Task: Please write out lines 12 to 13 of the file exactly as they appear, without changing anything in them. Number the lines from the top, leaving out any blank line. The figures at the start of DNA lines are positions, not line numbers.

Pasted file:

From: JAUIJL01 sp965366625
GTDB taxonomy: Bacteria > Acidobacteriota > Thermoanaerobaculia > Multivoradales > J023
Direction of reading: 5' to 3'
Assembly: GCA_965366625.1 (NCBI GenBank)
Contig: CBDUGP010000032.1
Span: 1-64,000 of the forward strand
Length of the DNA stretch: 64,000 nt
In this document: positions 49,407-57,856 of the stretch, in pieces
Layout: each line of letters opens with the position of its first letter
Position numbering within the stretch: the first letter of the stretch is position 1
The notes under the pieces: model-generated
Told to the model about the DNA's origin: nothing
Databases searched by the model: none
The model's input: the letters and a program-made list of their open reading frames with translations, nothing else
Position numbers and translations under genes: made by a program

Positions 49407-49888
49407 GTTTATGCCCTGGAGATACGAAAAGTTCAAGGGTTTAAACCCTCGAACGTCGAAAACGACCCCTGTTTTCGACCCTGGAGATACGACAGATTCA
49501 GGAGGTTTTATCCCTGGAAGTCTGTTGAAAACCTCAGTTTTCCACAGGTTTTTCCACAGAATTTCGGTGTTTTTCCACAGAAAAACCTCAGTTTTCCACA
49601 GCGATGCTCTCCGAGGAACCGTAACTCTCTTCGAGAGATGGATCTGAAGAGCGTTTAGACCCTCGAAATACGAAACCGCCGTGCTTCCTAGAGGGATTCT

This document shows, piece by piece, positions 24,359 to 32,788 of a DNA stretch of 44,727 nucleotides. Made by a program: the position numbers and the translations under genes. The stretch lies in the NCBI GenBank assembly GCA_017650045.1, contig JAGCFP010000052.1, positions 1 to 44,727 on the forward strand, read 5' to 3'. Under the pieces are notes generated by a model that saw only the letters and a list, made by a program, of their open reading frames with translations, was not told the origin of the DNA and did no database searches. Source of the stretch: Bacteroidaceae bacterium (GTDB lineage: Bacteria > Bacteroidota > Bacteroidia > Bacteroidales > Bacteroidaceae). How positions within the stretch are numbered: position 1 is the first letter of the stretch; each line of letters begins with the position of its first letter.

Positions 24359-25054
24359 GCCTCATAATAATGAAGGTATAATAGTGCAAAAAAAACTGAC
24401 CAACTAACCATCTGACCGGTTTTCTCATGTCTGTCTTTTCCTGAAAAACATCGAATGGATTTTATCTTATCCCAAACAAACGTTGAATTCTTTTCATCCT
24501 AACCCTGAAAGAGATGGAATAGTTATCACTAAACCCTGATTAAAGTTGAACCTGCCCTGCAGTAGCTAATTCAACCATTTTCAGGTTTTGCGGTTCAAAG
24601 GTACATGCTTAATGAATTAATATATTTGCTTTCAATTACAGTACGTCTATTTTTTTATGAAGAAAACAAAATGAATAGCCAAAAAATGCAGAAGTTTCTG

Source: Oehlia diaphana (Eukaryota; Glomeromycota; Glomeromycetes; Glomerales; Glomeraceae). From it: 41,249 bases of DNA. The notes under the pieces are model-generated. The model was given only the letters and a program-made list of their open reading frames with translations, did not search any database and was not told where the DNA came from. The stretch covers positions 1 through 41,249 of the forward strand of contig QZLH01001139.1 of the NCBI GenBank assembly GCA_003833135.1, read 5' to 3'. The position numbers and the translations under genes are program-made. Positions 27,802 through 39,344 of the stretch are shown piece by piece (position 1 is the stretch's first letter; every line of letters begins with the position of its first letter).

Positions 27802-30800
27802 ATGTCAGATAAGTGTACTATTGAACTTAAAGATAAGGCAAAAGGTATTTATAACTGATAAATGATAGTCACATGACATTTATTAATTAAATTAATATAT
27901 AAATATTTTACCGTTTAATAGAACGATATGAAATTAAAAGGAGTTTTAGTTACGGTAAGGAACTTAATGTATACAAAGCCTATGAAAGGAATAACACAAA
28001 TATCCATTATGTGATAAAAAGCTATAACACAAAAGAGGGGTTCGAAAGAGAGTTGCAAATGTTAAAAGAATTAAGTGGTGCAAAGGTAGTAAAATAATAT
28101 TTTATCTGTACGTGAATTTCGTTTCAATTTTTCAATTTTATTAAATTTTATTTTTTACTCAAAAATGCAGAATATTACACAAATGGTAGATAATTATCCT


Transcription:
Told to the model about the DNA's origin: nothing
Databases searched by the model: none